Inactivity and Related Health Disparities in African-American Women in the Deep South

Inactivity and Related Health Disparities in African-American Women in the Deep South Addressed by UAB

A recent study led by Dori Pekmezi, PhD, assistant professor in the Department of Health Behavior at the University of Alabama at Birmingham (UAB), focused on addressing high rates of inactivity and related health disparities among African-American women in the Deep South. Dr. Pekmezi—along with colleagues Karen M. Meneses, PhD, RN, professor and associate dean for research in the School of Nursing; Monica L. Baskin, PhD, associate professor in the Division of Preventive Medicine; Jamy D. Ard, MD, consultant in the Department of Physical Medicine and Rehabilitation; Michelle Y. Martin, PhD, associate professor in the Division of Preventive Medicine; and Wendy Demark-Wahnefried, PhD, Professor and Webb Endowed Chair of Nutrition Sciences and Associate Director, UAB Comprehensive Cancer Center; as well as UAB MPH students Natasia J. Adams and Cody J. Robinson—conducted focus groups and comprehensive literature reviews to identify the physical activity barriers and intervention preferences.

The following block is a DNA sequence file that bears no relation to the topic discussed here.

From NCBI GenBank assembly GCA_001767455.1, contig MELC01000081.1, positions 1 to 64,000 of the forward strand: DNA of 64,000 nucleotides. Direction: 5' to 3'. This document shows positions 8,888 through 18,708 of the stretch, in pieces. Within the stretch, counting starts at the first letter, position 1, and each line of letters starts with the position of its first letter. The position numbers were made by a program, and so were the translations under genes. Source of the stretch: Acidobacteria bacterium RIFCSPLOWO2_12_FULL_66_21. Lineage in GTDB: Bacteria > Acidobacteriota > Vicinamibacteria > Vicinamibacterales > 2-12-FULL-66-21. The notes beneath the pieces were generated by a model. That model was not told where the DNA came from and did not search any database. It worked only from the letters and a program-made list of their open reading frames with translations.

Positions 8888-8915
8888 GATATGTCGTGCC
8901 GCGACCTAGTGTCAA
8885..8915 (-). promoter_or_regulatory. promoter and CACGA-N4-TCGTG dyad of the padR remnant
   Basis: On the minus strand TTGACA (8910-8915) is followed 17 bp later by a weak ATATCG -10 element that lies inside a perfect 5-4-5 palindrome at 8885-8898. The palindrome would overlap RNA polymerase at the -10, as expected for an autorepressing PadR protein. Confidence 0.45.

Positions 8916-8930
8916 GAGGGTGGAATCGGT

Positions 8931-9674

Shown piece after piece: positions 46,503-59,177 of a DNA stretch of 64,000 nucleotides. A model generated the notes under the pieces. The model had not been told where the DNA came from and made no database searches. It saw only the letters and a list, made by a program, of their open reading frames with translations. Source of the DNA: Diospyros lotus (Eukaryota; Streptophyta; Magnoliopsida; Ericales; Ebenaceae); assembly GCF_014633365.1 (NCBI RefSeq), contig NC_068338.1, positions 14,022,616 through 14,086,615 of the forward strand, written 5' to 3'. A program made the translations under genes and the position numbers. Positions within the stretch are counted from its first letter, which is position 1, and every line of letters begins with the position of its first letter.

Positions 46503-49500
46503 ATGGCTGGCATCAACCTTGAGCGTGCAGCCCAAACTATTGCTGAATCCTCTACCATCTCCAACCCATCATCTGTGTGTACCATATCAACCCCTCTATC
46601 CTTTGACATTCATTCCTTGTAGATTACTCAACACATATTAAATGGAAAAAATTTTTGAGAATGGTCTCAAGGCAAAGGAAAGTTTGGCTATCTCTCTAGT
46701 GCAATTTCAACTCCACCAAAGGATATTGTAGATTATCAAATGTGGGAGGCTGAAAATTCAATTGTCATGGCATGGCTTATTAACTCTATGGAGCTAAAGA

Study participants reviewed existing physical activity intervention materials and gave vital suggestions for increasing the appeal and relevance of the content. Once feedback was incorporated, the Home-Based Individually Tailored Physical Activity Print (HIPP) intervention was vetted in a one-month trial. On average, participants reported increasing moderate or greater physical activity from 89 minutes per week at baseline to 155 minutes per week at the one-month mark. PAR results indicated that gains in physical activity were primarily achieved through increased moderate intensity activities. Nonsignificant improvements in fitness, body mass index, and related psychosocial variables (such as processes of change, self-efficacy, and perceived disadvantages to participating in physical activity) were also found. Moreover, 70 percent of the sample reported increased motivation for physical activity at one month. Of participants who responded to the postintervention satisfaction questionnaire, 87.5 percent reported having read most or all of the intervention materials, which they found “helpful” and “enjoyable.” Responders also indicated they would recommend the program to friends.

The researchers concluded that low-cost, high-reach approaches to promoting physical activity have great potential for resolving health disparities in this at-risk group. These promising preliminary findings call for future randomized controlled trials using larger samples to determine efficacy.

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